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Cricket: How the World T20 semi-finals are shaping up

New Zealand's Ish Sodhi, centre, is congratulated by teammates for the dismissal of Abu Hider Al-Amin Hossain. Photo / AP.
New Zealand's Ish Sodhi, centre, is congratulated by teammates for the dismissal of Abu Hider Al-Amin Hossain. Photo / AP.

The Black Caps have cruised into the semi-finals of the T20 World Cup in India after thrashing Bangladesh in their final pool game this morning, to top Group 2 unbeaten.

Semi-final match ups:
Thursday, Delhi
New Zealand v England

Friday, Mumbai
West Indies v Australia or India

They will now play the first semifinal early on Thursday morning (NZT), against England, who beat Sri Lanka by 10 runs on Sunday (NZT) to seal a semifinal spot along with the West Indies from Group 1.

The Black Caps were semifinalists at the inaugural tournament in 2007 but have failed to advance since. However, a side who have adapted so effectively to subcontinental conditions need to capitalise against England at Delhi on Thursday morning (NZT).

England are equipped with considerable talent, despite going to the brink of defeat against Afghanistan. They collapsed to 57 for six in the 10th over, before reaching a defendable 142.

The West Indies beat England in pool play because Chris Gayle's freakish 100 off 48 balls helped haul in 183. That can be countered by England's chase to reach 230 against South Africa - the highest in World T20 history.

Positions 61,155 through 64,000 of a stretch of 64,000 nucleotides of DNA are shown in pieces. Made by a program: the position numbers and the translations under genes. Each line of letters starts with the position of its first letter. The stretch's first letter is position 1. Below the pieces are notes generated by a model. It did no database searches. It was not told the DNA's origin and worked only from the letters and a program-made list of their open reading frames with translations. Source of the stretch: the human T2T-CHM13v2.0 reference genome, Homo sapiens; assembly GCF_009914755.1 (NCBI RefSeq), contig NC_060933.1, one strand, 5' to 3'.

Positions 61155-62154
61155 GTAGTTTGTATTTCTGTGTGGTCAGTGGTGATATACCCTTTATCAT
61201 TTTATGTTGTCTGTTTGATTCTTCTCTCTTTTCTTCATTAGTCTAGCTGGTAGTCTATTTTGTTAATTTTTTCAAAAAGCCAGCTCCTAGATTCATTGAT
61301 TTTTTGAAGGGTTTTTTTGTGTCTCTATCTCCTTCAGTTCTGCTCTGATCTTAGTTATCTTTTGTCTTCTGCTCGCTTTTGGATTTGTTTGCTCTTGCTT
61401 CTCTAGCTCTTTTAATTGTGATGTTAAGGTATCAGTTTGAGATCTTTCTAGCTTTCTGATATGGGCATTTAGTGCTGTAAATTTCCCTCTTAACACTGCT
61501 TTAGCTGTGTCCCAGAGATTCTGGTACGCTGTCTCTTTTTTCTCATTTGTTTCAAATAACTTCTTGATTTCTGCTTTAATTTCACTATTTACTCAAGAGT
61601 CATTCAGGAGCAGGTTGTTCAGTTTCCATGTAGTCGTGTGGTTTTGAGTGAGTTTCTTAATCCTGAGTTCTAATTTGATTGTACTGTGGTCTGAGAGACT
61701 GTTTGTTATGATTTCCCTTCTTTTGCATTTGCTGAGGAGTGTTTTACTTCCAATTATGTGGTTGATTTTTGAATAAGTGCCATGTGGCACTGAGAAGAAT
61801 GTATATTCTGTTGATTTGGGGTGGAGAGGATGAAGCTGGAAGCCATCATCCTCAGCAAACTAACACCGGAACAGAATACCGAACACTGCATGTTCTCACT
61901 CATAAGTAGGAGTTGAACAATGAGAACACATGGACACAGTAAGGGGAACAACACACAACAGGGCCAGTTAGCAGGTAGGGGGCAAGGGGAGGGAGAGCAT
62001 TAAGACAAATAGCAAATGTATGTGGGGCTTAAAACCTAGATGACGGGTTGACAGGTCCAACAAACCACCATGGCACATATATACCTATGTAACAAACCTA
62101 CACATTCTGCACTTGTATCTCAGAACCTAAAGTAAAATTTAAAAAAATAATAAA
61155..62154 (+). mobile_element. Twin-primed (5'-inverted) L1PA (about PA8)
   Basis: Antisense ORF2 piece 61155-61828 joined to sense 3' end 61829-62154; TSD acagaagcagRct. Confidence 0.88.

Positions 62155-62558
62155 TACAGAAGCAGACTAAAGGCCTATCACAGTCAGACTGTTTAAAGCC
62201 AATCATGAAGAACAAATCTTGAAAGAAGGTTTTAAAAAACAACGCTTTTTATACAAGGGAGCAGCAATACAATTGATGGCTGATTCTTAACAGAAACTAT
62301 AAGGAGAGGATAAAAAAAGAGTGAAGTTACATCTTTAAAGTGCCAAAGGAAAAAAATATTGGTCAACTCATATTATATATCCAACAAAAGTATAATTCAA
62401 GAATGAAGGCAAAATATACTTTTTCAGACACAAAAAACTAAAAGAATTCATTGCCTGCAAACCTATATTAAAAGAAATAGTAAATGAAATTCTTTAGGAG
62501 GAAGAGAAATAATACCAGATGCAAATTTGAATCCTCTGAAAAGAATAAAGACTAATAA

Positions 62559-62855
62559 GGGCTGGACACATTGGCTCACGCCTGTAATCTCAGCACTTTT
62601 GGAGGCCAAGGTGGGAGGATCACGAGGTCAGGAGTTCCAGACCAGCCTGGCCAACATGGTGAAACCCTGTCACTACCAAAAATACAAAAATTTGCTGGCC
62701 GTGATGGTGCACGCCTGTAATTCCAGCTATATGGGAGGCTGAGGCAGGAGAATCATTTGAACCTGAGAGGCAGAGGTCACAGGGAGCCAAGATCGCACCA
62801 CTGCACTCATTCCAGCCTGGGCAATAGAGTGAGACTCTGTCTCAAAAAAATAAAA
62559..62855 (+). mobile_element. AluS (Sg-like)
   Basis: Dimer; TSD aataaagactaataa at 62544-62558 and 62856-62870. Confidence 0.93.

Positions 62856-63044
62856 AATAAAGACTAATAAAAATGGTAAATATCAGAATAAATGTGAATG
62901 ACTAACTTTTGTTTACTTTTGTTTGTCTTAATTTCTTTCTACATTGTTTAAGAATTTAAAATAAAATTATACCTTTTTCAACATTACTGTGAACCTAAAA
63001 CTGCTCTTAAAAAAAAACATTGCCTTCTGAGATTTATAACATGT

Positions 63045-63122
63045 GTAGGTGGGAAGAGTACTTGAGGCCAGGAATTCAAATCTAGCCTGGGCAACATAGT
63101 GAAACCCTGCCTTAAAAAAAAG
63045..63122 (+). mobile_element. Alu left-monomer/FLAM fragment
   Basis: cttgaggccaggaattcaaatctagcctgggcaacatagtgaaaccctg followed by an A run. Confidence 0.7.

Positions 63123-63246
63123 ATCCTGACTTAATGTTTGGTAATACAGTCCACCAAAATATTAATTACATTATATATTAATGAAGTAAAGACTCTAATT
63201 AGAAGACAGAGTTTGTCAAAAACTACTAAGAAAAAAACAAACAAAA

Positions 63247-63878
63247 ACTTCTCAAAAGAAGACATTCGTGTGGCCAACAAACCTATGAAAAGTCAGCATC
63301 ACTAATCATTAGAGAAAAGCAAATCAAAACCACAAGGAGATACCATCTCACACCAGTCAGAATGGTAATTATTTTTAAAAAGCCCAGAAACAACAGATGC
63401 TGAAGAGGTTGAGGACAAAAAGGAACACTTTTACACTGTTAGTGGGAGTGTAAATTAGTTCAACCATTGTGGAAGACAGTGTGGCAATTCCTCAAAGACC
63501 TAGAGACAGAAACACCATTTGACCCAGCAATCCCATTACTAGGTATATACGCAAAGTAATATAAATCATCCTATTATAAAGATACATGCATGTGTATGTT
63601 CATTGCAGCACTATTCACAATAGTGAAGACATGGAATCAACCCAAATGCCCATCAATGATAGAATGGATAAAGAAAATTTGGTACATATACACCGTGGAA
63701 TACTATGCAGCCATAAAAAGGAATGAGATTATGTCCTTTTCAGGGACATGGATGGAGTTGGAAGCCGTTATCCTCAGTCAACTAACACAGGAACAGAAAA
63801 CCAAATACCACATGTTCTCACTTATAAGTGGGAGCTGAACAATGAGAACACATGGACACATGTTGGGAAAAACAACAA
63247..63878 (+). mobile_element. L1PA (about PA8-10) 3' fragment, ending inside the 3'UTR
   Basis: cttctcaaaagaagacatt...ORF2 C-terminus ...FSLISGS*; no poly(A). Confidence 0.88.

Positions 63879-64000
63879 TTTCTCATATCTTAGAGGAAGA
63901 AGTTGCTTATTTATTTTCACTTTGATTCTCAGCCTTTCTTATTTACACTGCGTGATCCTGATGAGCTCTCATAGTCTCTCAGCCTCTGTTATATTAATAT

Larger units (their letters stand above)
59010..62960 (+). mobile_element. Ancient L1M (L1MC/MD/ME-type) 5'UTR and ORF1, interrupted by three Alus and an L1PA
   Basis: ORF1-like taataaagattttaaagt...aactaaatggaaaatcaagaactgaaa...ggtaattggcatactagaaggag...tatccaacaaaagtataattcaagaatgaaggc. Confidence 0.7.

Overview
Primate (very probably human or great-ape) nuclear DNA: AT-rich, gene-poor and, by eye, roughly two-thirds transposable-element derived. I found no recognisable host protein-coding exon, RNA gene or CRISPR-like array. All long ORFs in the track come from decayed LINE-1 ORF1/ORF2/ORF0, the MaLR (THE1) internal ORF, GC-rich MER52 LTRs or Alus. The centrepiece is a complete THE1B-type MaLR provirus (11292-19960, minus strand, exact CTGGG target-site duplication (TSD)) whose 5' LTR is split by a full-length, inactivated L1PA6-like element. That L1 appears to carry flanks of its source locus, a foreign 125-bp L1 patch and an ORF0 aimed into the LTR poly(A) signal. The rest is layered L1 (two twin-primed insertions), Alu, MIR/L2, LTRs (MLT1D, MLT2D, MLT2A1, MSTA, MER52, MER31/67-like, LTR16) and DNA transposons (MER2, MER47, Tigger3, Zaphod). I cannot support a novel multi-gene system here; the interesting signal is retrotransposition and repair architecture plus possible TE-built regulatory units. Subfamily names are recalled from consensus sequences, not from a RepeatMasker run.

Five of their staple top seven - Jason Roy, Alex Hales, Joe Root, Eoin Morgan and Ben Stokes - were there when England beat New Zealand by 56 runs in a one-off match at Manchester last June.

Spinners Adil Rashid and Moeen Ali can be effective, although New Zealand's Mitchell Santner and Ish Sodhi have starred among the slow bowlers at this tournament.

New Zealand also have a mental advantage, knowing they trounced England in pool play at Wellington during the 50-over World Cup, their most recent tournament contest.

Nine of the Black Caps' 15-man squad have experience in the Indian Premier League but, curiously, those who haven't, such as Martin Guptill, Santner and Sodhi, have had the most bearing on the team's performances.

If New Zealand advance beyond the semifinals, their opponent will be either the West Indies, or the winner between Australia and India (the Black Caps defeated both in pool play).

New Zealand have played the West Indies once in the six editions of World T20 - a tie at Pallekele in 2012, which the West Indies won in the eliminator.

- Herald on Sunday

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